Cuomo has vowed to put his muscle behind a pair of languishing projects on Manhattan’s West Side waterfront, pushing for development on both Pier 40 and Pier 76. But what will become of the massive parcels — key to generating revenue for the state-and-city-sponsored Hudson River Park — remains as murky as it has for decades.

State Senate Democrats are again pushing to automatically register citizens to vote. The latest version of the proposal would automatically register citizens – unless they opt out – when they fill out forms at certain state agencies, including the departments of state, health and motor vehicles.

Disgraced Republican state Assemblyman Brian Kolb claimed he was joking when he blamed his wife for his alleged New Year’s Eve drunk-driving crash — then claimed he didn’t even remember blaming her — after pleading not guilty to charges of driving while intoxicated.

A Utica woman was arrested twice earlier this week for allegedly stealing merchandise from Macy’s two separate times that day, according to New Hartford police.

NYC mayoral hopeful Scott Stringer, the current city comptroller, has jumped on the anti-big real estate bandwagon and is shunning campaign contributions from the industry — now that he’s amassed a nearly $1 million war chest from the Big Apple’s biggest landlords.

A Chicago-based operator of coworking spaces nationwide said it has acquired 69 State St. and will convert the 17-story bank building into co-working spaces. Novel Coworking said pre-leasing is under way.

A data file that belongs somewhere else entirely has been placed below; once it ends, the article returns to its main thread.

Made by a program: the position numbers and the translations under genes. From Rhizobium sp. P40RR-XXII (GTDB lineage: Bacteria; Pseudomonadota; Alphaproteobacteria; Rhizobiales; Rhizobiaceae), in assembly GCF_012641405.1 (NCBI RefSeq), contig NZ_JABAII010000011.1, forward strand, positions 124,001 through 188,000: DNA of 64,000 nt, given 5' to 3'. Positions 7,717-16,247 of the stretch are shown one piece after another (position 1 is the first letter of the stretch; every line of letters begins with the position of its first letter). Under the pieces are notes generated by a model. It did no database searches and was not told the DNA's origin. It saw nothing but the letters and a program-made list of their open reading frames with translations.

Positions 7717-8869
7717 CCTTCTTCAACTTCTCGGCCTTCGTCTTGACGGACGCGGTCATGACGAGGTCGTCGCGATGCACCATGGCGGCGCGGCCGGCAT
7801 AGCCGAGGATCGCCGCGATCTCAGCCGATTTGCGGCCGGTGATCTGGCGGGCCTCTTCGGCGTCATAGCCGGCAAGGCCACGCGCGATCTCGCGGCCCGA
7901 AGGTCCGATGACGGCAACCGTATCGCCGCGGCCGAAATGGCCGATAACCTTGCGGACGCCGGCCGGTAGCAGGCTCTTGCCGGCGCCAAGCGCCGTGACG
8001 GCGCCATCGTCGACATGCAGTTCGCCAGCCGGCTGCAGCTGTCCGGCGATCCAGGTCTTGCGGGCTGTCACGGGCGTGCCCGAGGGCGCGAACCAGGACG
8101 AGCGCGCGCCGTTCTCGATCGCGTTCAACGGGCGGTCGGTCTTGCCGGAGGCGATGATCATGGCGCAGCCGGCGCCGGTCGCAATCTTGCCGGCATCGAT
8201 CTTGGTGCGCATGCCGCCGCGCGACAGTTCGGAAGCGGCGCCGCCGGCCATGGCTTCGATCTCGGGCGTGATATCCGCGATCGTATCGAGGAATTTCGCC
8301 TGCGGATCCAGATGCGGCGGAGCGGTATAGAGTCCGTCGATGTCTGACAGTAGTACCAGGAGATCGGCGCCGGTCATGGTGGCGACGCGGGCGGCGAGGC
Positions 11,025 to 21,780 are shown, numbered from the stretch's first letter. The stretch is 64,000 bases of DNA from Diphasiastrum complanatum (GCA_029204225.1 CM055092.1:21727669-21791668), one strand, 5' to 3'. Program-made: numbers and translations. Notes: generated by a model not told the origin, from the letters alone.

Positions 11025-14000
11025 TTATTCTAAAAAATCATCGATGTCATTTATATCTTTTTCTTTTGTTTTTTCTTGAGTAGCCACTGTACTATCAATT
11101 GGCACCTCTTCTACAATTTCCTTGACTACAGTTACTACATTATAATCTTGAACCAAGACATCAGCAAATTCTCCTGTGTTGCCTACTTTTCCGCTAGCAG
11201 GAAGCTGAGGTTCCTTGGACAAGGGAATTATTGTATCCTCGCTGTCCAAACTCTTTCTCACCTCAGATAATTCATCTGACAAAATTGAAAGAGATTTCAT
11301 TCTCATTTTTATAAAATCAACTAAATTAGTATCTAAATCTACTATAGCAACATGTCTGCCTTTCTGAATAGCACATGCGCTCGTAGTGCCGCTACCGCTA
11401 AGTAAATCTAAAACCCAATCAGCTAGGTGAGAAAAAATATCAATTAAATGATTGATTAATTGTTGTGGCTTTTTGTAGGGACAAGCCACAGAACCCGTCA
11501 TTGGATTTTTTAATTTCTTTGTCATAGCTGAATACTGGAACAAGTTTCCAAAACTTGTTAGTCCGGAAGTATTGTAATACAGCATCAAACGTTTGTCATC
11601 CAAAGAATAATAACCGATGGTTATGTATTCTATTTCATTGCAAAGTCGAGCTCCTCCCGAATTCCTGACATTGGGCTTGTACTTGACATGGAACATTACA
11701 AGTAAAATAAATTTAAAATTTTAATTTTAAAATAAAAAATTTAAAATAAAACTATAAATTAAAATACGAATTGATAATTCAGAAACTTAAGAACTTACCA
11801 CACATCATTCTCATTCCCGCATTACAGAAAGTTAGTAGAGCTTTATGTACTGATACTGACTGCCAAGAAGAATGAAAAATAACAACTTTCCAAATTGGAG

After 25 years as chairman of the city of Schenectady Democrats, Dick Naylor, 77, has stepped down from the leadership post.

With the sting of an election loss fresh, the Milton town councilman who supported the defeated supervisor challenged the moves made last night by the new council majority – including plans to appoint lawyer John Cromie as judge.

Brian Angelo, a former hip-hop disc jockey in the Capital Region known as “DJ iRoc,” will not be inspecting his former workplace where he allegedly preyed sexually upon a child. But his attorney — former Rensselaer County DA Joel Abelove — will be allowed to look over the scene between 9 a.m. and 5 p.m. tomorrow.

Republican NY-21 Rep. Elise Stefanik tweeted a petition and fundraising appeal that included what appeared to be an altered photo of House Speaker Nancy Pelosi, drawing a retweet this morning from Trump. That’s the second time this week that a House Republican has tweeted a photo that appears to have been manipulated.

Rensselaer County Executive Steve McLaughlin says he’s contemplating construction of a county office building in South Troy, explaining it’s the reason he has not yet signed off on an agreement with Troy that would clear the way for construction of a new road to get tractor-trailer trucks off residential streets.

In addition to putting pressure on families, the dearth of high-quality affordable child care options in the area can have a meaningful impact on the health and economic vitality of communities, according to new analysis from Brightside Up, a child care resource provider formerly known as the Capital District Child Care Council.

Tioga County is seeing more than twice as many cases of influenza this flu season compared to the past two flu seasons.

Ulster County finally knows who will serve as its next district attorney. Chief Assistant District Attorney Mike Kavanagh conceded the race and offered his congratulations to Democratic rival Dave Clegg, saying he’s confident now that all the votes have been counted, and he won’t pursue any legal action.

For the ninth consecutive year, the Zac Brown Band will make a tour stop at the Saratoga Performing Arts Center. Its show, with special guest Gregory Alan Isakov, is scheduled for 7 p.m. Saturday, June 13.

Congrats to Dan Clark on his new gig as the host of NY Now!

Say WHAT now?

Photo credit: George Fazio.